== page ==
Chapter 9 PowerPoint

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PowerPoint® Lecture Slides
prepared by
Janice Meeking,
Mount Royal College
CHAPTER
9
Muscles and
Muscle
Tissue: Part B
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Review Principles of Muscle Mechanics
1. Same principles apply to contraction of a
single fiber and a whole muscle
2. Contraction produces tension, the force
exerted on the load or object to be moved
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Review Principles of Muscle Mechanics
3. Contraction does not always shorten a
muscle:
•
Isometric contraction: no shortening; muscle
tension increases but does not exceed the
load
•
Isotonic contraction: muscle shortens
because muscle tension exceeds the load
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Review Principles of Muscle Mechanics
4. Force and duration of contraction vary in
response to stimuli of different frequencies
and intensities
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Motor Unit: The Nerve-Muscle Functional
Unit
• Motor unit = a motor neuron and all (four to
several hundred) muscle fibers it supplies
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Spinal cord
Motor Motor
unit 1 unit 2
Axon terminals at
neuromuscular junctions
Nerve
Motor neuron
cell body
Motor
Muscle
neuron
axon
Muscle
fibers
Axons of motor neurons extend from the spinal cord to the
muscle. There each axon divides into a number of axon
terminals that form neuromuscular junctions with muscle
fibers scattered throughout the muscle.
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Figure 9.13a
Motor Unit
• Small motor units in muscles that control fine
movements (fingers, eyes)
• Large motor units in large weight-bearing
muscles (thighs, hips)
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Motor Unit
• Muscle fibers from a motor unit are spread
throughout the muscle so that a single motor
unit causes weak contraction of entire muscle
• Motor units in a muscle usually contract
asynchronously; helps prevent fatigue
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Muscle Twitch
• Response of a muscle to a single, brief
threshold stimulus
• Simplest contraction observable in the lab
(recorded as a myogram)
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Muscle Twitch
• Three phases of a twitch:
• Latent period: events of excitation-contraction
coupling
• Period of contraction: cross bridge formation;
tension increases
• Period of relaxation: Ca2+ reentry into the SR;
tension declines to zero
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Latent Period of
period contraction
Period of
relaxation
Single
stimulus
(a) Myogram showing the three phases of an isometric twitch
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Figure 9.14a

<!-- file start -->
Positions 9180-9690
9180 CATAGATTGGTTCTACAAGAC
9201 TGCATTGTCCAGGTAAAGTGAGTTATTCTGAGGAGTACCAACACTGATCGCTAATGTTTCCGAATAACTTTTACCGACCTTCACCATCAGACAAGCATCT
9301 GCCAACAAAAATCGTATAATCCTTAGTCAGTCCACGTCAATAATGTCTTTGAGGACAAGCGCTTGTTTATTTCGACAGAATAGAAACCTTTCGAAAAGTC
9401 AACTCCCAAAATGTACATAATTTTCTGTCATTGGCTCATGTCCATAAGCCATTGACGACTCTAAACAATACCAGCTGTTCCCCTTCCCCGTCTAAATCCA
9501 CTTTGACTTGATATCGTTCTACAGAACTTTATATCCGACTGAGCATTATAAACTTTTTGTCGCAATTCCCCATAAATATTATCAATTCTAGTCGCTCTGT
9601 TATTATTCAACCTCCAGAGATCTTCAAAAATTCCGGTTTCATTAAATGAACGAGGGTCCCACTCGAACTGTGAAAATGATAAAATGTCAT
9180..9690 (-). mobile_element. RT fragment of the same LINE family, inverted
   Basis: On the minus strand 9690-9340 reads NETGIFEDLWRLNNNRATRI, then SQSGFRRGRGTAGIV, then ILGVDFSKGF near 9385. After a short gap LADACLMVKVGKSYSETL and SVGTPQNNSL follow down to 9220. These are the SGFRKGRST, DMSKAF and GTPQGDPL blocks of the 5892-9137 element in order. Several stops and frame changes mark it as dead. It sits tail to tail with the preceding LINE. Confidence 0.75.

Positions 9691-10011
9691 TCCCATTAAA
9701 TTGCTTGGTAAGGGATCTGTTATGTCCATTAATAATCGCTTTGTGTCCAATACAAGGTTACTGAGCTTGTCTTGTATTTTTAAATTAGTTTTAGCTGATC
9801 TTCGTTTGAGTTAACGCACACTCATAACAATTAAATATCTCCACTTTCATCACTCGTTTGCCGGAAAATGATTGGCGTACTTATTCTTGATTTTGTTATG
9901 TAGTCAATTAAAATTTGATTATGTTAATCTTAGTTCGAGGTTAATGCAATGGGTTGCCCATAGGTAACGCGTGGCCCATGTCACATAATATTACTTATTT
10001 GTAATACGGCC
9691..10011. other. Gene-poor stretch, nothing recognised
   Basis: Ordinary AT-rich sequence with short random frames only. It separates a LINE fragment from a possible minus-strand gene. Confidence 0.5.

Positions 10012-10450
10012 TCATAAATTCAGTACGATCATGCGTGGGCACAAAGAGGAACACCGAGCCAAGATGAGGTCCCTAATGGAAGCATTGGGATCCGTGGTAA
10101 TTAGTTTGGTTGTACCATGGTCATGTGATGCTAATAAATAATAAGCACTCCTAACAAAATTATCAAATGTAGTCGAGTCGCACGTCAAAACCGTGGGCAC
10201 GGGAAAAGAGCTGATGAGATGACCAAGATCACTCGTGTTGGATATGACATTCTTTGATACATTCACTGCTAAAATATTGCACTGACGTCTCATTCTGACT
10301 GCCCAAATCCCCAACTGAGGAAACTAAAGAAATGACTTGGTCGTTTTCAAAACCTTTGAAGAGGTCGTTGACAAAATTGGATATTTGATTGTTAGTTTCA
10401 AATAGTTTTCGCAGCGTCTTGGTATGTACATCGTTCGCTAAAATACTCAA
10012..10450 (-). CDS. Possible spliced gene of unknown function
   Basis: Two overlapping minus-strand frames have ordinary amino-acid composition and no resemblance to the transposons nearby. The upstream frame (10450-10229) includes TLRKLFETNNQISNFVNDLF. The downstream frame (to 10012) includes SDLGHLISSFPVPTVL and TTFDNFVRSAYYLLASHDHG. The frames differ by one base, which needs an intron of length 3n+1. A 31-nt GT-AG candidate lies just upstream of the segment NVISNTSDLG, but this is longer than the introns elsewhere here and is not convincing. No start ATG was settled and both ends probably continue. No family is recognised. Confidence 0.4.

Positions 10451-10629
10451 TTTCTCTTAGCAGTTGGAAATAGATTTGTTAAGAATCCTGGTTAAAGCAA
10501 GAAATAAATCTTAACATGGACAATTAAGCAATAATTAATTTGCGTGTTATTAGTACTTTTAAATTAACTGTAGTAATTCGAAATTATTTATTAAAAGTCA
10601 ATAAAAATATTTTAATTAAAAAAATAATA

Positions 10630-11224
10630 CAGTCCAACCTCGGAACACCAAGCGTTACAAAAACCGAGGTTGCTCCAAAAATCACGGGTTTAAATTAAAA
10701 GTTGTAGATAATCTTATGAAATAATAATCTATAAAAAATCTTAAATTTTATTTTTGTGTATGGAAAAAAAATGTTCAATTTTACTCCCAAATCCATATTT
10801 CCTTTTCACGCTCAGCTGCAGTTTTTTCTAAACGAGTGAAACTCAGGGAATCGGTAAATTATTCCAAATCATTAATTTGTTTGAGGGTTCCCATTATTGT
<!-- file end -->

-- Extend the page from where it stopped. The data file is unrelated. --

Muscle Twitch Comparisons
Different strength and duration of twitches are
due to variations in metabolic properties and
enzymes between muscles
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Latent period
Extraocular muscle (lateral rectus)
Gastrocnemius
Soleus
Single
stimulus
(b) Comparison of the relative duration of twitch responses of
three muscles
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Figure 9.14b
Graded Muscle Responses
• Variations in the degree of muscle contraction
• Required for proper control of skeletal
movement
Responses are graded by:
1. Changing the frequency of stimulation
2. Changing the strength of the stimulus
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Response to Change in Stimulus Frequency
• A single stimulus results in a single contractile
response—a muscle twitch
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Single stimulus
single twitch
Contraction
Relaxation
Stimulus
A single stimulus is delivered. The muscle
contracts and relaxes
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Figure 9.15a
Response to Change in Stimulus Frequency
• Increase frequency of stimulus (muscle does
not have time to completely relax between
stimuli)
• Ca2+ release stimulates further contraction 
temporal (wave) summation
• Further increase in stimulus frequency 
unfused (incomplete) tetanus
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Low stimulation frequency
unfused (incomplete) tetanus
Partial relaxation
Stimuli
(b) If another stimulus is applied before the muscle
relaxes completely, then more tension results.
This is temporal (or wave) summation and results
in unfused (or incomplete) tetanus.
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Figure 9.15b
Response to Change in Stimulus Frequency
• If stimuli are given quickly enough, fused
(complete) tetany results
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High stimulation frequency
fused (complete) tetanus
Stimuli
(c) At higher stimulus frequencies, there is no relaxation
at all between stimuli. This is fused (complete) tetanus.
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Figure 9.15c
Response to Change in Stimulus Strength
• Threshold stimulus: stimulus strength at which
the first observable muscle contraction occurs
• Muscle contracts more vigorously as stimulus
strength is increased above threshold
• Contraction force is precisely controlled by
recruitment (multiple motor unit summation),
which brings more and more muscle fibers